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U.K. bestows nest eggs on babies to get them to save


Again, we hear that Americans are lousy savers.

As a group, we are spending more money than we are making, and it has been getting worse for three decades. In the early 1980s, Americans were saving about 11 percent of their after-tax income. For 2005, saving was a negative 0.5 percent.

Add to those figures data on retirement saving, and a troubling picture emerges - a retirement crisis in the making.

About 65 percent of families headed by 55-to-65-year-olds have saved no more than $55,000 in retirement accounts such as 401(k)s and IRAs, according to the Congressional Research Service. And among 45-to-54-year-olds, half have $48,000 or less.

Research by benefits firm Towers Perrin shows many Americans are deluding themselves, thinking they somehow will catch up.

A retiree with $55,000 in savings will be able to remove about $408 a month from savings. Along with the average Social Security payment of $1,002 a month, that won't cover much more than groceries and medical costs.

So the question is: What do you do to get people to save more?

The Aspen Institute, a Washington think tank, called financial and political leaders from Chicago together a couple of weeks ago to figure out how to induce people to save more. It was the first of six such meetings throughout the country.

The solutions, coming primarily from political leaders, were daunting and familiar: Increase people's wages, reduce health care cost burdens, make housing more affordable.

But a unique solution was a British program that began about a year ago designed to build a nation of savers. The United Kingdom, like the U.S., has seen its savings rate decline.

The government's solution has been to give every person a chance to have savings. When a baby is born, he or she is given money - the equivalent of $444 - for a personal account. The amount is doubled for low-income families.

Parents don't actually get cash. Each baby is given a voucher, and the parents turn it over to a financial institution and decide how the money should be invested - choosing from high-risk to low-risk options offered through the government program, but provided by private investment businesses.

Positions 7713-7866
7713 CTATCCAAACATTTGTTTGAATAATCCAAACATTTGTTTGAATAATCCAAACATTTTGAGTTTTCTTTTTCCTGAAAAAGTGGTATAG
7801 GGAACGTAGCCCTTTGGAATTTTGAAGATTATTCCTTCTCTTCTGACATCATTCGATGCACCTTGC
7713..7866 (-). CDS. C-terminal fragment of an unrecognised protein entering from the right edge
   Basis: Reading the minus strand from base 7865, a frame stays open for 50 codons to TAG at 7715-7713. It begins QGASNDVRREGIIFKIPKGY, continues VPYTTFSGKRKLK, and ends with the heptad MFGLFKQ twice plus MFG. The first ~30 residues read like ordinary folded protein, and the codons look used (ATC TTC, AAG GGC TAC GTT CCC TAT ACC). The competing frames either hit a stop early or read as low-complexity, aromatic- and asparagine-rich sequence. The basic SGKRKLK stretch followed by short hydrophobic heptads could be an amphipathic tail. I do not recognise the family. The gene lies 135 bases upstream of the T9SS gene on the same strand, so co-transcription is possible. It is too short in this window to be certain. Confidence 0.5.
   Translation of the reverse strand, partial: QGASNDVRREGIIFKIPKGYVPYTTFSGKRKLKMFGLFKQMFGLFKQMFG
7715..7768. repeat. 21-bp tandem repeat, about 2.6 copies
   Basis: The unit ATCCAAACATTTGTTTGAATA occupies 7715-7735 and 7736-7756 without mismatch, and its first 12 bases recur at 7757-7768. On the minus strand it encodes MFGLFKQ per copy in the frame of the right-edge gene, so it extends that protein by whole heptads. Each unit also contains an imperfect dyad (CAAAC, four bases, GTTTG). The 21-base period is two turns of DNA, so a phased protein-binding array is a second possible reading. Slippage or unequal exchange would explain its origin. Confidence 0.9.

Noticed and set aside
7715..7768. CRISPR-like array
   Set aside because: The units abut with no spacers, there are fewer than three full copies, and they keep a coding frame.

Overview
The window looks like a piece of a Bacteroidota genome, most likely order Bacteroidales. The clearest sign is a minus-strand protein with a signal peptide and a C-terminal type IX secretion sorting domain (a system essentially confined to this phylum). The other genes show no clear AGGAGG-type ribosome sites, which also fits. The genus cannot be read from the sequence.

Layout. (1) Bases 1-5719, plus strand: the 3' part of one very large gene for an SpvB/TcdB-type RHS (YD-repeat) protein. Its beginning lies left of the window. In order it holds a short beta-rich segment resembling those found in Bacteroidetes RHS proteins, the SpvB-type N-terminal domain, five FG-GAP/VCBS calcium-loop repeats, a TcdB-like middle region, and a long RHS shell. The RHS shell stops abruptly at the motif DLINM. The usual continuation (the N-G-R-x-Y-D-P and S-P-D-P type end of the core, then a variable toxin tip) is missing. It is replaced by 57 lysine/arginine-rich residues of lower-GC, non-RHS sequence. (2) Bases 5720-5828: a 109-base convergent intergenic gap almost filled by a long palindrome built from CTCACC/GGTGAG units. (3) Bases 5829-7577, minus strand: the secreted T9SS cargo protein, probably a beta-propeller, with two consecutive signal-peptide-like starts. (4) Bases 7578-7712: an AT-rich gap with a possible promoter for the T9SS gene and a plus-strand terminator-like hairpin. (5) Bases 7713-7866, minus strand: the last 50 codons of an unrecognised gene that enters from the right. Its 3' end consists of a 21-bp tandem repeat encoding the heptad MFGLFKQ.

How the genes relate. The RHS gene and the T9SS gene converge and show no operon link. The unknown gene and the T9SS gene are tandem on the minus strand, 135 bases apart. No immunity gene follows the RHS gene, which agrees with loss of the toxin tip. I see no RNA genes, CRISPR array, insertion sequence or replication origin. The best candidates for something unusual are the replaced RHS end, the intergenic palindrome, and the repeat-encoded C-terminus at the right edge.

Once a parent turns over the voucher to the investment business, the baby has an account that should start growing if invested well.

As time goes on, parents or relatives can add approximately $2,130 a year. The money grows without being taxed. When the children turn 7, they are to be given another lump sum. And at age 18, the children will have access to the cash - using it for college, a down payment on a house, a car to get to a first job, a retirement account, or whatever they need to begin their adult life.

If the extra money from family members and government contributions are invested in a stock-market index that performs as it has historically, an 18-year-old could have about $71,000, said David White, chief executive of Children's Mutual, one of the investment firms involved.

It's an enchanting thought - not just because it could give students a chance to go to college without the average $20,500 in debt that American students incur now, but because of the long-range possibilities.

The concept is designed to get people thinking about saving and investing: If children start with a small pot of money and see it grow, perhaps they will envision possibilities, and continue a savings habit through life.

Messages for Gail MarksJarvis also can be left at 312-222-4264.

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